If AC Grayling really wanted to defend the humanities, he would fight for them within the public sphere, argues Thomas Docherty, in response to the professor's piece for The Independent

Three charged in 'Ponzi' inquiry

Three individuals were charged in relation to an alleged "Ponzi" scheme worth £10m yesterday.

Top 10 scams to watch out for this summer

Protect yourself from the fraudsters who have 'never had it so good', and who cost Britons £38bn a year. Alison Shepherd lists the cons to watch out for

Beware the fine wine fraudsters having another vintage year

The current boom in wine investment is giving scammers the chance to con investors out of thousands of pounds.
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The saffron censorship that governs India: Why national pride and religious sentiment trump freedom of expression

The saffron censorship that governs India

Zareer Masani reveals why national pride and religious sentiment trump freedom of expression
Prince Charles' 'black spider' letters to be published 'within weeks'

Prince Charles' 'black spider' letters to be published 'within weeks'

Supreme Court rules Dominic Grieve's ministerial veto was invalid
Distressed Zayn Malik fans are cutting themselves - how did fandom get so dark?

How did fandom get so dark?

Grief over Zayn Malik's exit from One Direction seemed amusing until stories of mass 'cutting' emerged. Experts tell Gillian Orr the distress is real, and the girls need support
The galaxy collisions that shed light on unseen parallel Universe

The cosmic collisions that have shed light on unseen parallel Universe

Dark matter study gives scientists insight into mystery of space
The Swedes are adding a gender-neutral pronoun to their dictionary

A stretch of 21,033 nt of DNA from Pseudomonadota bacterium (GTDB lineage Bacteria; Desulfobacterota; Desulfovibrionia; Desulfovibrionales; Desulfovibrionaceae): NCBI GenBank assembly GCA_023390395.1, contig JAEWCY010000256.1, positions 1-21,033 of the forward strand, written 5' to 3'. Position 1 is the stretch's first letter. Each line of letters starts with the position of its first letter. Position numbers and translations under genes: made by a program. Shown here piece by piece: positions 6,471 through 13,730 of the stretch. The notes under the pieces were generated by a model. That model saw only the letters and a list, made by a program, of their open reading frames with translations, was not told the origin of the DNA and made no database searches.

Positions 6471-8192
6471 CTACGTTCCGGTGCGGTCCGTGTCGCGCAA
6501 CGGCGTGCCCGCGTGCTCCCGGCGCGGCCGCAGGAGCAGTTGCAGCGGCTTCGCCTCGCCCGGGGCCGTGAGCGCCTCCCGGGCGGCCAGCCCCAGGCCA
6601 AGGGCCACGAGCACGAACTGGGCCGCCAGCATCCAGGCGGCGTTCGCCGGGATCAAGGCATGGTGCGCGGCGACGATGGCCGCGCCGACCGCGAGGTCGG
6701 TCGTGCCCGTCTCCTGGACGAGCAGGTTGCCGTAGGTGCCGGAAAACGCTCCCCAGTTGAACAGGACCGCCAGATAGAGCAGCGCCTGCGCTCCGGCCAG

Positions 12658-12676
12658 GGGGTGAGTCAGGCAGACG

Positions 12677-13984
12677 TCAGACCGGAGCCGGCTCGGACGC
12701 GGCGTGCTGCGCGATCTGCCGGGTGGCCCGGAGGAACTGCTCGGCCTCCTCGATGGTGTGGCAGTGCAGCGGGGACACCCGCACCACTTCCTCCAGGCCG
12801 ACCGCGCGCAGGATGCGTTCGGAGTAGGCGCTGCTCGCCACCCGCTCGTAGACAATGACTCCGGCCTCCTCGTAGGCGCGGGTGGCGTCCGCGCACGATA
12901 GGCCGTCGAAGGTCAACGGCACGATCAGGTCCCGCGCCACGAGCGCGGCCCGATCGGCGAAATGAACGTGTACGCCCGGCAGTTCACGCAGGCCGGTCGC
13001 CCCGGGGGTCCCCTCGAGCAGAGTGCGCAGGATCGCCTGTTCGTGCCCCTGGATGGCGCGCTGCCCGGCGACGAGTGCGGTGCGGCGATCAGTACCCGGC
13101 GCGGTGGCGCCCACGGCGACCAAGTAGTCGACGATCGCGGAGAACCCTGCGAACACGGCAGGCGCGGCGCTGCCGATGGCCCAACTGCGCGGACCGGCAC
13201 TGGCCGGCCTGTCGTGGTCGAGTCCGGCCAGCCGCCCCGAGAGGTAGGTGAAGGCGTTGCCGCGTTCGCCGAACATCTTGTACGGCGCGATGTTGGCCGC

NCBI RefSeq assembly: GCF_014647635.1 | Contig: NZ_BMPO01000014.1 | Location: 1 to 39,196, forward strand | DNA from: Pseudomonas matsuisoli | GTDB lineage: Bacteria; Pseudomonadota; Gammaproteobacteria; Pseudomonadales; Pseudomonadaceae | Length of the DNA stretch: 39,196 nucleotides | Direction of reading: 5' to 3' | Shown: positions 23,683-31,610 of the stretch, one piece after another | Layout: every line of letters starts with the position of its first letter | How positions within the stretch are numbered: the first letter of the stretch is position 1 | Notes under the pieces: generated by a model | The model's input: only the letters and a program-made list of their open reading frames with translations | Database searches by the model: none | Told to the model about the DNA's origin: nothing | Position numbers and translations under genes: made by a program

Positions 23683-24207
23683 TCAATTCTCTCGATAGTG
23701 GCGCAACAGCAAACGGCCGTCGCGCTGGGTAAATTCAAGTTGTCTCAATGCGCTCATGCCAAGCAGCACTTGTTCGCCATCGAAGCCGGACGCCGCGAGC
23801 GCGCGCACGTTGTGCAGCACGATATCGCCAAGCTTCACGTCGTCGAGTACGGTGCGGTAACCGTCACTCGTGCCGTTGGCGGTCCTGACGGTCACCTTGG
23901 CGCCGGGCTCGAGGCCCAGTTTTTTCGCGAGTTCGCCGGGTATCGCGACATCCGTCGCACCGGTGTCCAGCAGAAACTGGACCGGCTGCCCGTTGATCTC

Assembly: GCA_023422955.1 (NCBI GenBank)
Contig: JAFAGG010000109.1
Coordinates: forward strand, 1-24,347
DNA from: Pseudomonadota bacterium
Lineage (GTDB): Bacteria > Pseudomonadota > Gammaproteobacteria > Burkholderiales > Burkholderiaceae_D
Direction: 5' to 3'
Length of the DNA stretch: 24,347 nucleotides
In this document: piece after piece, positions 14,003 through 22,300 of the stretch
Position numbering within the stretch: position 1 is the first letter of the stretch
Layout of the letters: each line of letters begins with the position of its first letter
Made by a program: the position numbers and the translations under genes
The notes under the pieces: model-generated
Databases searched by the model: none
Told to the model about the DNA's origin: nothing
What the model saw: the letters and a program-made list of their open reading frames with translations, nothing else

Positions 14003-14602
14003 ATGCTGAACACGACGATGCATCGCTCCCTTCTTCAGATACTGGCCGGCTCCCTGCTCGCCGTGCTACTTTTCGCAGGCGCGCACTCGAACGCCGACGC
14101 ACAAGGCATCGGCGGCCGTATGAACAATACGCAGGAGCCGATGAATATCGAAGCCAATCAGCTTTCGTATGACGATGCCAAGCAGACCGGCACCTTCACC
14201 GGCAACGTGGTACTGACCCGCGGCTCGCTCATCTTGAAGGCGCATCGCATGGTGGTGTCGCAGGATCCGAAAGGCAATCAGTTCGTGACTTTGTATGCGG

Swedes introduce gender-neutral pronoun

Why, asks Simon Usborne, must English still struggle awkwardly with the likes of 's/he' and 'they'?
Disney's mega money-making formula: 'Human' remakes of cartoon classics are part of a lucrative, long-term creative plan

Disney's mega money-making formula

'Human' remakes of cartoon classics are part of a lucrative, long-term creative plan
Lobster has gone mainstream with supermarket bargains for £10 or less - but is it any good?

Lobster has gone mainstream

Anthea Gerrie, raised on meaty specimens from the waters around Maine, reveals how to cook up an affordable feast
Easter 2015: 14 best decorations

14 best Easter decorations

Get into the Easter spirit with our pick of accessories, ornaments and tableware
Paul Scholes column: Gareth Bale would be a perfect fit at Manchester United and could turn them into serious title contenders next season

Paul Scholes column

Gareth Bale would be a perfect fit at Manchester United and could turn them into serious title contenders next season
Inside the Kansas greenhouses where Monsanto is 'playing God' with the future of the planet

The future of GM

The greenhouses where Monsanto 'plays God' with the future of the planet
Britain's mild winters could be numbered: why global warming is leaving UK chillier

Britain's mild winters could be numbered

Gulf Stream is slowing down faster than ever, scientists say
Government gives £250,000 to Independent appeal

Government gives £250,000 to Independent appeal

Donation brings total raised by Homeless Veterans campaign to at least £1.25m
Oh dear, the most borrowed book at Bank of England library doesn't inspire confidence

The most borrowed book at Bank of England library? Oh dear

The book's fifth edition is used for Edexcel exams
Cowslips vs honeysuckle: The hunt for the UK’s favourite wildflower

Cowslips vs honeysuckle

It's the hunt for UK’s favourite wildflower
Child abuse scandal: Did a botched blackmail attempt by South African intelligence help Cyril Smith escape justice?

Did a botched blackmail attempt help Cyril Smith escape justice?

A fresh twist reveals the Liberal MP was targeted by the notorious South African intelligence agency Boss